Proof. Let be a well-defined solution of (1). It follows from (1) that, for any and any , Then, for every , is increasing, and for all or there exists such that for all .
We claim that is a constant sequence eventually. Indeed, if is not constant sequence eventually, then there exist such that and is a constant sequence for all since is a periodic sequence. Thus we have From this we obtain that, for all , It follows that, for all , Therefore we have eventually. By induction, we can show that eventually for all and every is not constant sequence eventually.
If and is odd, then we have eventually. This is a contradiction.
If , then we write for all and choose such that and for any . Thus which is a contradiction. This completes the proof of the claim.
By the above claim we may choose an such that for all . Since is a periodic sequence, we can choose an such that . Then, for all , Thus for all (otherwise, if for some , then we have , which is a contradiction). By induction, we can show that is a constant sequence eventually for every . Note since . Then is a constant sequence eventually for every , which implies that is eventually periodic with period .

From the proof of Theorem 1 we obtain the following corollary.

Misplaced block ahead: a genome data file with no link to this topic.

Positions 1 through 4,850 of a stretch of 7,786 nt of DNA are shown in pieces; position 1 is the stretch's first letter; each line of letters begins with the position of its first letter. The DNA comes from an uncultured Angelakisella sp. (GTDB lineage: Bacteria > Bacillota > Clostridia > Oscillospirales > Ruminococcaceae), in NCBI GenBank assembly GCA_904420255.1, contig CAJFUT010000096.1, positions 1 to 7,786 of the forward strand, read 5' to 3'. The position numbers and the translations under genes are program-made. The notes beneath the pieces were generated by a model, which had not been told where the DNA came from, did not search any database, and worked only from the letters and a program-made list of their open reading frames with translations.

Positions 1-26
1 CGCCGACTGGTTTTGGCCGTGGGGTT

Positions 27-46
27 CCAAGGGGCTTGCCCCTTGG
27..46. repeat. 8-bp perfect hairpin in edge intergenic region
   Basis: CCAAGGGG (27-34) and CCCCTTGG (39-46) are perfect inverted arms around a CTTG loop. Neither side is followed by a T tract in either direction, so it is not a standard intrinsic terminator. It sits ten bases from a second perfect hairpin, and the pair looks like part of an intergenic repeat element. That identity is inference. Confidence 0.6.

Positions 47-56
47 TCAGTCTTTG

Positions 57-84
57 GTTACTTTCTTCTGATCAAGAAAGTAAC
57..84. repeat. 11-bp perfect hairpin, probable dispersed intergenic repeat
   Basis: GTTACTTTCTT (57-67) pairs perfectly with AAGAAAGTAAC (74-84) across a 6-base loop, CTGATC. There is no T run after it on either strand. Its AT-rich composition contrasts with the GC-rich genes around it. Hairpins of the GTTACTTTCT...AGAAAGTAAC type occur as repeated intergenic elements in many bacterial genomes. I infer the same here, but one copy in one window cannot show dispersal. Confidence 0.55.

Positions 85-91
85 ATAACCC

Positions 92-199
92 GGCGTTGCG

Corollary 2. Let with . If is a periodic sequence, then every positive (or negative) solution of (1) is eventually periodic with period .

Theorem 3. Let be a periodic sequence with period , and with and . If for some , then every well-defined solution of (1) is eventually periodic with period .

Proof. Let be a well-defined solution of (1). Using arguments similar to the ones developed in the proof of Theorem 1, we know that, for every , is increasing, and for all or there exists such that for all .
We may assume without loss of generality that . We claim that is a constant sequence eventually. Indeed, if is not constant sequence eventually, then there exist such that with being a constant sequence for all . Thus we have From this we obtain that, for all , Thus and It follows that, for all , This is a contradiction.

Using arguments similar to the ones developed in the proof of Theorem 1, we can show that is a constant sequence eventually for every . Note since . Then is a constant sequence eventually for every , which implies that is eventually periodic with period .